What will happen as the measures take effect?

The fact that people think that widespread cuts are a ‘desperate gamble’ only reflects the conflicting predictions and proposals of economists. In the US the Federal Reserve has just embarked on a second round of ‘quantitative easing’, pumping more liquidity into the economy at the same time as the European Central Bank is withdrawing some of its emergency liquidity measures. If you look at the economy of the Irish Republic, as another example, its ongoing programmes of severe government cut-backs have lead to nothing except further cuts, with even more harsh measures due to be announced in the next budget on 7 December. Cuts don’t actually seem to work any more than the recourse to debt.

With the question of unemployment in the UK the only guarantee is that it will continue to rise. The government’s estimated figure for the increase in unemployment over the next five years is some 490,000. The Chartered Institute of Personnel and Development has done its sums and come up with some different figures. Its projections actually see a greater impact on the private sector, with, ultimately, the loss of 900,000 jobs, in comparison with the elimination of an estimated 725,000 (about 1 in 8) jobs in the public sector.

Also, it is worth looking at those areas which have been ‘protected’. Many will have reflected on the cuts in spending on prisons and defence and thought ‘if they can cut them they can cut anything’. Look at the NHS. Spending in real terms is advertised as rising by an annual rate of 0.01%. In reality, with an ageing population and the soaring cost of drugs, this will, on some projections, mean a 6% cut in resources available to the NHS. In addition, it should be recalled that Labour had already planned £20 billion worth of ‘savings’ in the NHS through ‘efficiency’ and ‘productivity’ measures before the election. These particular cuts will of course now be undertaken by the Lib-Con coalition.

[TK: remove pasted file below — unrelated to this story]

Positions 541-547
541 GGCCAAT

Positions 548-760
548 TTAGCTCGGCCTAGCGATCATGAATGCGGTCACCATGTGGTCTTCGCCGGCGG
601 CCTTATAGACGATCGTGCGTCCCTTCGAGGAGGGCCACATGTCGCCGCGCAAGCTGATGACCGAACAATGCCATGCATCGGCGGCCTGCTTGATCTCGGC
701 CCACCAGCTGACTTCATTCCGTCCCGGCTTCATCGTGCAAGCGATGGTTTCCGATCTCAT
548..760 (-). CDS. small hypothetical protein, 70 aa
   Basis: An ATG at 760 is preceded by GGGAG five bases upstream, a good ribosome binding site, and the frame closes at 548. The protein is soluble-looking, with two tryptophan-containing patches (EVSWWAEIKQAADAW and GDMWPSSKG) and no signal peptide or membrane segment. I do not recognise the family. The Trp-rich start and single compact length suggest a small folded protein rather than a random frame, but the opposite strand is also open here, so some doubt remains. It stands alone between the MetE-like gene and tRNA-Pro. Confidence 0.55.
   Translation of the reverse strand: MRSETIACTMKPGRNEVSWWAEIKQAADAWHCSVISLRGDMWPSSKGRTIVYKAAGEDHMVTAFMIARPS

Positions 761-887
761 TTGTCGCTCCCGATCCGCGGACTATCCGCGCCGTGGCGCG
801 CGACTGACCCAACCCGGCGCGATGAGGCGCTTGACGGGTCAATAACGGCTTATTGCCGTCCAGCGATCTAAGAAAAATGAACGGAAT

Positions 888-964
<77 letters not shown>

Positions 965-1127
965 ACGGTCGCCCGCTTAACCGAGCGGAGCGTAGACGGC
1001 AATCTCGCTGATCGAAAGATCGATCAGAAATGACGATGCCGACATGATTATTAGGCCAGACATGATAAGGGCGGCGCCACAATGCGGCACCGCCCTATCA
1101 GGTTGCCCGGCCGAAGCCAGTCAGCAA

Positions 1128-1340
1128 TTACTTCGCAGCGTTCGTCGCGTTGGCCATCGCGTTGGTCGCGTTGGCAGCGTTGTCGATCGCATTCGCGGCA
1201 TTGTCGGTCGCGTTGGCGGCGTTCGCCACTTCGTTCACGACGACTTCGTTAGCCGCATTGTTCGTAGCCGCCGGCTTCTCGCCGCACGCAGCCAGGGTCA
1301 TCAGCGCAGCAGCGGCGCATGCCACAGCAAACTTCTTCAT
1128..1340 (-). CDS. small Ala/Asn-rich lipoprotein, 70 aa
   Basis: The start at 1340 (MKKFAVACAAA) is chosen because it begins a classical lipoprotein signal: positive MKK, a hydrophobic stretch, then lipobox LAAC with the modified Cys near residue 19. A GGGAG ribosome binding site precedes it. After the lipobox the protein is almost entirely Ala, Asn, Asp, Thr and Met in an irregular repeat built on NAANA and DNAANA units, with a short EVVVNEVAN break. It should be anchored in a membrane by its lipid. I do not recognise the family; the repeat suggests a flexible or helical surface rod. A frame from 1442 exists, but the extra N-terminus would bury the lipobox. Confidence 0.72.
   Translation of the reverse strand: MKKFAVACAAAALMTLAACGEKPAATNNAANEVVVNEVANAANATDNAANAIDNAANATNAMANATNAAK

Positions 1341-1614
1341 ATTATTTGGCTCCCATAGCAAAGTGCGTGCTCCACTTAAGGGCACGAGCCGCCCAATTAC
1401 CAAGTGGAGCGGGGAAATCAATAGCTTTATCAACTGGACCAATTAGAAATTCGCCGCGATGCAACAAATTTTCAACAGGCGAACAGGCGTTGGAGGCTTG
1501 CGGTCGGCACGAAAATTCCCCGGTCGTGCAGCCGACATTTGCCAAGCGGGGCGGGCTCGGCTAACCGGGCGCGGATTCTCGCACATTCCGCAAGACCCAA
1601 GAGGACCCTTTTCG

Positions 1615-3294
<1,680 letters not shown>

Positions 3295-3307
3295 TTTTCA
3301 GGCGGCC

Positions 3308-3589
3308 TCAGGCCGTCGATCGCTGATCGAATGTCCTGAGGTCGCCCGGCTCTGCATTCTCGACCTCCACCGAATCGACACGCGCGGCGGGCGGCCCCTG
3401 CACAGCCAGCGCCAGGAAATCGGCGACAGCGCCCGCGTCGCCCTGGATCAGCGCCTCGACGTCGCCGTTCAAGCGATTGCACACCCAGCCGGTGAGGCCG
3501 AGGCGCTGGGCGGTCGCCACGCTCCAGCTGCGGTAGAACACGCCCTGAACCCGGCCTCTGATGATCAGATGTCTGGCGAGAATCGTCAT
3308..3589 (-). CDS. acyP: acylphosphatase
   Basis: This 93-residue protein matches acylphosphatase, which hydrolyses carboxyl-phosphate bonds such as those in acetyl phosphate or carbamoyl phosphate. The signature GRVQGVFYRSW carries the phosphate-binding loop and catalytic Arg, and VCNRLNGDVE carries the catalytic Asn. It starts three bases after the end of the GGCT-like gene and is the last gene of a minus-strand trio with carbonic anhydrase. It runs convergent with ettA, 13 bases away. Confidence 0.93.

When surveying his handiwork George Osborne was proud to say that while Labour had proposed across-the-board cuts of 20% the current government’s proposals only amounted to an average figure across departments of 19%. The IFS has actually shown that Osborne’s cuts are bigger. What the real figures do show is the essential continuity between the parties in the management of the economy – following the demands of the economic crisis with the imposition of austerity.